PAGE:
The Savage Family Name

Savage Name Meaning

English and Scottish: nickname for a wild or uncouth person, from Middle English, Old French salvage, sauvage ‘untamed’ (Late Latin salvaticus literally ‘man of the woods’, a derivative of Latin silva ‘wood’, influenced by Latin salvus ‘whole’, i.e. natural). Irish: generally of English origin (it was taken to County Down in the 12th century), this name has also sometimes been adopted as equivalent of Gaelic Ó Sabháin, the name of a small south Munster sept, which was earlier Anglicized as O’Savin (see Savin). Americanized form of Ashkenazic Jewish Savich.

Source: Dictionary of American Family Names ©2013, Oxford University Press

The nicknames were given in the first instance with reference to a variety of characteristics, such as physical attributes or peculiarities, mental and moral characteristics, or to habits of dress or occupation.

Savage has the distinction of being first recorded in the Domesday Book (see below). Further early examples include: Robert le Sauuage (Surrey, 1198) and Ralph le Savage (Suffolk, 1268). The surname is particularly well recorded in the Province of Ulster, and the great Co. Down family of Savage – Savage of the Ards – was planted there by John de Courcey, a Norman invader, as early as 1177. The “Annals of the Four Masters” mention that the name was Gaelicized as “Mac an tSabhasaigh”, and accept that the English settlers there became hibernicized.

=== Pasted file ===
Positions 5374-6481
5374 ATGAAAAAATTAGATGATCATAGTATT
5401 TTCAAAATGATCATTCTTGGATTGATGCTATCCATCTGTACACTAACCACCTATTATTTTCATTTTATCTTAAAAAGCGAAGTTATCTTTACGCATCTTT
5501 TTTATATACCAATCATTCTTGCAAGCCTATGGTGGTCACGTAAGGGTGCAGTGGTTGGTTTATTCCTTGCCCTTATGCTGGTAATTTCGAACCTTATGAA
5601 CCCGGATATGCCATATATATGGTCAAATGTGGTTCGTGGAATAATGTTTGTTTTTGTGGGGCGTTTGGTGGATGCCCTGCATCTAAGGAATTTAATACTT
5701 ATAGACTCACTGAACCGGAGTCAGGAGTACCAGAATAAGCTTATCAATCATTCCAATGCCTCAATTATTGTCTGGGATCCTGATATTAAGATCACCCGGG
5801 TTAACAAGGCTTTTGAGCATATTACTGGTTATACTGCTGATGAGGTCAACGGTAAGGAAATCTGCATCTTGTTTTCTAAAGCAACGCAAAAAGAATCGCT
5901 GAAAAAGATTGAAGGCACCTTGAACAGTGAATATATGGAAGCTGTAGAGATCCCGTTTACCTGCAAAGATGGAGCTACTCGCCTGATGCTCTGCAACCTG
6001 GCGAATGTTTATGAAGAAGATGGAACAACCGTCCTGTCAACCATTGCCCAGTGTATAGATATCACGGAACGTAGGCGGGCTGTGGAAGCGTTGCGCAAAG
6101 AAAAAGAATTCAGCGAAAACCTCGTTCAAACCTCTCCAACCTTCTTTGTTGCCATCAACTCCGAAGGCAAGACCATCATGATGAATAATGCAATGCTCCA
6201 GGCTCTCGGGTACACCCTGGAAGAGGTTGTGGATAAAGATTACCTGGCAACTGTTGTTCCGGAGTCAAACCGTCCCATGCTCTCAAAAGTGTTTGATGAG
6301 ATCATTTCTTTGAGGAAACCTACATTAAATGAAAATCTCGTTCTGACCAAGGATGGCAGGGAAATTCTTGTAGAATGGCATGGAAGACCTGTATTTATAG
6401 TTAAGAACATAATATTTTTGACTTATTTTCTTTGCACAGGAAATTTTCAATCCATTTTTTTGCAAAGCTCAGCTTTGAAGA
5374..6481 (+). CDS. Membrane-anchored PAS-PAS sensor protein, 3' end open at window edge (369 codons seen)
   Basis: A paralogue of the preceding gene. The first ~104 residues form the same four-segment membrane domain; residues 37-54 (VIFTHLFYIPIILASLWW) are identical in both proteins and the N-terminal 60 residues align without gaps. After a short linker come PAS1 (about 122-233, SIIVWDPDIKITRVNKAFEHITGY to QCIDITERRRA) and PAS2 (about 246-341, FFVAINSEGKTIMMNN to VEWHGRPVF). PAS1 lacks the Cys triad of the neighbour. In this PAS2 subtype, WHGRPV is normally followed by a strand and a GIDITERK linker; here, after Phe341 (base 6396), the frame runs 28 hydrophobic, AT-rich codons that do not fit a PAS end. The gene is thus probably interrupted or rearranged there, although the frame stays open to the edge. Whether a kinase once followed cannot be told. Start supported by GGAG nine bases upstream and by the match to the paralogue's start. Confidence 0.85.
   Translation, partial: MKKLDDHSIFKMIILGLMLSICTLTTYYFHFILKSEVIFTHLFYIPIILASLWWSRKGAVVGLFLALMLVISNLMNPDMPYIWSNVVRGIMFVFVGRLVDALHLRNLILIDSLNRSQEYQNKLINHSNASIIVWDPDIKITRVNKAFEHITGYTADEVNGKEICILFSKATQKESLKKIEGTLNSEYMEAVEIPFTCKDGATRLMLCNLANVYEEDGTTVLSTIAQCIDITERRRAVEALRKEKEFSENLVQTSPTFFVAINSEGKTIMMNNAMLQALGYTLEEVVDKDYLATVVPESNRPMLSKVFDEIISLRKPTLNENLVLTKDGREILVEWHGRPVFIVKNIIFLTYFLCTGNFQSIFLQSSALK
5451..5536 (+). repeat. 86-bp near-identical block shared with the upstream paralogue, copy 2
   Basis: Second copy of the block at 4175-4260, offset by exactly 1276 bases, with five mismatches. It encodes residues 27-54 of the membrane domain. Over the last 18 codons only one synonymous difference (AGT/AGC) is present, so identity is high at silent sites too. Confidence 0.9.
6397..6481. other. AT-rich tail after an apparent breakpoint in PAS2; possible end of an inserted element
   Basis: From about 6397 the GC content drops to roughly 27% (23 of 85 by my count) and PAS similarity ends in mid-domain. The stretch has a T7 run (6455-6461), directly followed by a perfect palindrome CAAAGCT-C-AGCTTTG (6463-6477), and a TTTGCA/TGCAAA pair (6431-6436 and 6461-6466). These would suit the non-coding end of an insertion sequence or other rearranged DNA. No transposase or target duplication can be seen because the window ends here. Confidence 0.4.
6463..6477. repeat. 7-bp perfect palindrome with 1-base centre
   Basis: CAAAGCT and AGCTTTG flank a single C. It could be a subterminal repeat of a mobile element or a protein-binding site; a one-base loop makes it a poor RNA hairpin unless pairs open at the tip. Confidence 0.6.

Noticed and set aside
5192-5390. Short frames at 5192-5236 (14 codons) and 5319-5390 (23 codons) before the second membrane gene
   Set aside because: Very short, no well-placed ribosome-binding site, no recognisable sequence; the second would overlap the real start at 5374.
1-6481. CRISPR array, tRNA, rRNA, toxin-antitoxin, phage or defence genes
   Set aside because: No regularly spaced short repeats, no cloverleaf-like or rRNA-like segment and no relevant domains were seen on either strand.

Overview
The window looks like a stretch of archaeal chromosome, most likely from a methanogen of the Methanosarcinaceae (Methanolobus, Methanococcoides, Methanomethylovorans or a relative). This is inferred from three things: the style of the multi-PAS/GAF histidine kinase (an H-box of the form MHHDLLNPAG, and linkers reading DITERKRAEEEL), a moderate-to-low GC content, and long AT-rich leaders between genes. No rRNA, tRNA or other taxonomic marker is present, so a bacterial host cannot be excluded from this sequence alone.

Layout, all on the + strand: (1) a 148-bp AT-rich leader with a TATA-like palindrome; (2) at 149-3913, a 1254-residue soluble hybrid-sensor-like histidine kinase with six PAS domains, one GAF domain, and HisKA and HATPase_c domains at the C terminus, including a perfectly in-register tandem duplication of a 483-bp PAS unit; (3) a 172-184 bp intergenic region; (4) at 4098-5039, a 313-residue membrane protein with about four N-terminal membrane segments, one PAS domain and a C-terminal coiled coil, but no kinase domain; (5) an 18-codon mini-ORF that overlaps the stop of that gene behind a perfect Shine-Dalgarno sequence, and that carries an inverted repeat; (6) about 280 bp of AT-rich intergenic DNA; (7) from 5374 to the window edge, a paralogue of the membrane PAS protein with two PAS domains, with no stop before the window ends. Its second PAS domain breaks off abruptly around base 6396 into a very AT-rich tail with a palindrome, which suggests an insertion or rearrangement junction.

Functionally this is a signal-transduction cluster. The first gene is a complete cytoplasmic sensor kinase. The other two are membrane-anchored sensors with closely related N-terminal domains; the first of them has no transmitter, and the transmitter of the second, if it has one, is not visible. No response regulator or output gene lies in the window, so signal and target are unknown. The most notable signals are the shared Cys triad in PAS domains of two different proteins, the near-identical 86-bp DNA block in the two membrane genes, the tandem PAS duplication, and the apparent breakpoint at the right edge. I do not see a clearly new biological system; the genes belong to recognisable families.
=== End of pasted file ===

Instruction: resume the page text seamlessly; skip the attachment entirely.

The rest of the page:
Thomas Savage, “a tayler”, aged 27 yrs., who embarked from London on the ship “Planter” bound for New England in April 1635, was among the first of the name to enter America.

The first recorded spelling of the family name is shown to be that of Edric Saluvage, which was dated 1086, in the “Domesday Book for Herefordshire”, during the reign of King William 1st, known as “William the Conqueror”, 1066 – 1087.

Surnames became necessary when governments introduced personal taxation. In England this was known as Poll Tax. Throughout the centuries, surnames in every country have continued to “develop” often leading to astonishing variants of the original spelling.